Hesse revealed his contradictory life in letters

February 09, 1992|By Zofia Smardz

SOUL OF THE AGE: SELECTED

LETTERS OF HERMANN HESSE.

Edited by Theodore Ziolkowski.

Farrar, Straus & Giroux.

347 pages. $25.

What an irony it is to learn that Hermann Hesse, the Swiss-German writer who was a major literary hero of American students in the flower child-oriented '60s and '70s, didn't actually like students himself very much at all.

"I have never been a student and have never felt at all attracted to student life," he wrote to a friend in 1903. "I usually abominate both the academically-minded students and the boisterous set; I thought the whole university setup was ridiculous, and feel it's a pity so many young people think studying is the only decent career open to them."

Moreover, for one whose oeuvre, from "Siddhartha" to "Steppenwolf" with its brandishing of Oriental philosophies and disquisitions on the meaning of existence, speaks so profoundly to the young just setting out on life's quest, Hesse appears to have had little patience with the young generations of his own place and time. In best old-fogey fashion, he charged them with indifference to moral values, lack of any sense of responsibility, blindness to their own flaws, "a superior attitude," and "mental and physical lethargy." Ah, plus ca change.

At the same time, Hesse believed that he was recognized by the German youth of the 1920s as "one of its few leading spirits," although this recognition, "as with all wishes fulfilled in life . . . is happening too late for me to feel particularly exhilarated."

These are just a few of the many surprising, paradoxical and delightful revelations that abound in "Soul of the Age," a collection of letters written by Hesse between 1891 (when he was 14) and his death in 1962.

Hesse was a prolific letter writer, --ing off thousands of pieces of correspondence all his life to all and sundry who wrote to him. The selected missives in this volume are but a fraction of his

output, yet from them emerges a most moving portrait of the artist. In letters to his parents, siblings, fellow authors such as Thomas Mann and Romain Rolland, and countless other friends, colleagues, admirers and disciples, Hesse describes in his own words the tortured and tortuous trajectory of his life.

The early letters are full of the anguish of the moody, suicidal adolescent and young adult, raving that "If life were worth throwing away. . . I'd like to bash my skull against these walls." This despairing note sounds throughout the volume. Hesse watched his first wife break down mentally, a brother commit suicide, and Europe wrack itself with two world wars. He intones repeatedly what must have been a kind of mantra of his existence: Life is empty, life is hard, life seems often unbearable. Yet he breaks through, with his art, to a kind of unquiet peace.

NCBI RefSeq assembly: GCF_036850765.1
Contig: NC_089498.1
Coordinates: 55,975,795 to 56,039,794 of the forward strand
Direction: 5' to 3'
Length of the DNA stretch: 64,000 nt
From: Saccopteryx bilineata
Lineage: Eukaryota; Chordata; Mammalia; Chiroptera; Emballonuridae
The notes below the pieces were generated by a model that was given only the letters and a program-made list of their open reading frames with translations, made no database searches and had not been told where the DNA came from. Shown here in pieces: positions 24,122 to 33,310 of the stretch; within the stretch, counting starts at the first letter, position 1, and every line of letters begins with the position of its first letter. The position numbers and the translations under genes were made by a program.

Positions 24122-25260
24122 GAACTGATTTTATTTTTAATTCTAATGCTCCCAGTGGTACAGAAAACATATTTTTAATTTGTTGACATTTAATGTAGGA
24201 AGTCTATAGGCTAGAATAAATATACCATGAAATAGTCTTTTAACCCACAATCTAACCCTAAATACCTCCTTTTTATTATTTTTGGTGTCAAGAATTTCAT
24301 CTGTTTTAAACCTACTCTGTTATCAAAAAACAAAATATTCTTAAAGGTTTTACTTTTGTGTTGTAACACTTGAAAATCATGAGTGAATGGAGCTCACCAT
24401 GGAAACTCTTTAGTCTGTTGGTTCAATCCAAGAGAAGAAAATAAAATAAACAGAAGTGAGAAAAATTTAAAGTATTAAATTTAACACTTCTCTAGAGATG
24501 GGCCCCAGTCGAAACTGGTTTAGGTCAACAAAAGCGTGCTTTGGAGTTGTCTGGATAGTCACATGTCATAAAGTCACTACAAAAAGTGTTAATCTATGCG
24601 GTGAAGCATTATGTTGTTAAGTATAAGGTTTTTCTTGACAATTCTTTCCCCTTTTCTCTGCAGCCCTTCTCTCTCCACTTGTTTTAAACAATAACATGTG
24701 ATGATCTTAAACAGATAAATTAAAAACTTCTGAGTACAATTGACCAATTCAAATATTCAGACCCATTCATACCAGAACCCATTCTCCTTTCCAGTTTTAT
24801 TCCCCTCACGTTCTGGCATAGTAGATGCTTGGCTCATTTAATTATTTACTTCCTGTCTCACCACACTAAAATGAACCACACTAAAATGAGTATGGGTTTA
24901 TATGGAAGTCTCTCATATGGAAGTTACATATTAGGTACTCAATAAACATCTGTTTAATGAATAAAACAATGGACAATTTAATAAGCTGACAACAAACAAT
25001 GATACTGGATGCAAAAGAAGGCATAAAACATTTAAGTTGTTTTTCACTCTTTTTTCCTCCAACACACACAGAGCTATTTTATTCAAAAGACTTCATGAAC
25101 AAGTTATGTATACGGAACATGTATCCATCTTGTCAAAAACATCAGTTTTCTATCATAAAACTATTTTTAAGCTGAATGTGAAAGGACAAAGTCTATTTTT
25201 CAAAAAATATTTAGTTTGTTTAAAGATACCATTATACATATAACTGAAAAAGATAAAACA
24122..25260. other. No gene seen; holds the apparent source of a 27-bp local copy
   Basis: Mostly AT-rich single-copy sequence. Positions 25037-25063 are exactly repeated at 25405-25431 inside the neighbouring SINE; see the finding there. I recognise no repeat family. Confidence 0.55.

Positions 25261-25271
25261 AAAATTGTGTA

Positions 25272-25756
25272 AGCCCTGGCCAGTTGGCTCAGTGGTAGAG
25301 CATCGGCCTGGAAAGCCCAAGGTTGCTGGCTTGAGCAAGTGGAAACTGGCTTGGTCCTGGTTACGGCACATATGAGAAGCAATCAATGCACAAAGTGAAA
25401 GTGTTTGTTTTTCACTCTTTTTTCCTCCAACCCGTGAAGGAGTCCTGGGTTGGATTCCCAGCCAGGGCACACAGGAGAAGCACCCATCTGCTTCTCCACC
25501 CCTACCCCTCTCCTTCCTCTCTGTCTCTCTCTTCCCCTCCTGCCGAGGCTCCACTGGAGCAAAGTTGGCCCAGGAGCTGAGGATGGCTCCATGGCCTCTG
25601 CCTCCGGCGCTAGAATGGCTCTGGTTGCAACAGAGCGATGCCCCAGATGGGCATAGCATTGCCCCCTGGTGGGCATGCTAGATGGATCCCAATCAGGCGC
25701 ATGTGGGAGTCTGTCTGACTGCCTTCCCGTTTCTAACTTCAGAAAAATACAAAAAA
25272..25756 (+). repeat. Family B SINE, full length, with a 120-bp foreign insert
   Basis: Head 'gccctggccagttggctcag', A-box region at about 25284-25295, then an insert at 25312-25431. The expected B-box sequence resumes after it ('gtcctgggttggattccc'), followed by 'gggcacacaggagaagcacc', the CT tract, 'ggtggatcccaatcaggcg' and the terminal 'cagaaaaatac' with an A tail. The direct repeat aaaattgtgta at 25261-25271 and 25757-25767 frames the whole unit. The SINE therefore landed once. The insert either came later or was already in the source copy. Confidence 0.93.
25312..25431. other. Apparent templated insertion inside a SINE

It is enlightening to read Hesse's own descriptions of how he developed a penchant for Buddhism and other Eastern religions, which he found "more spiritual, less intolerant, broader and freer" than the strict Pietist Christianity of his forebears. He is eloquent on the subject of the writer's travails with writing: "If I keep going at the current pace, [the novel] should be ready 10 to 12 years from now," he writes of his first effort, "Peter Camenzind."

A Nobel Prize winner, he nonetheless suffered doubts about his own gifts. He thought that "Siddhartha" would have meaning only "for a small group of people" and "doesn't amount to much as literature," and in later life he all but dismissed his early works as worthless.

As a representative of the soul of his age, Hesse, who became a pacifist during WWI, was also remarkably prescient regarding the likelihood of a second war, the prospect of which he raised in "Steppenwolf" and many of these letters as well. Those describing his dismay at Hitler's rise and German megalomania are among the most eloquent in the collection.

Here, in short, is Hermann Hesse in all his contradictions -- the religious thinker who shunned all churches, the confirmed individualist who believed socialism to be the only acceptable political philosophy, the family man who craved solitude and freedom. One might wish that he had had more of a sense of humor -- there's hardly a spark of it on these pages -- but some men are clearly meant to approach life with utmost seriousness. Hesse did, and turned his earnestness into art.

Smardz is a writer living in Orlando, Fla.

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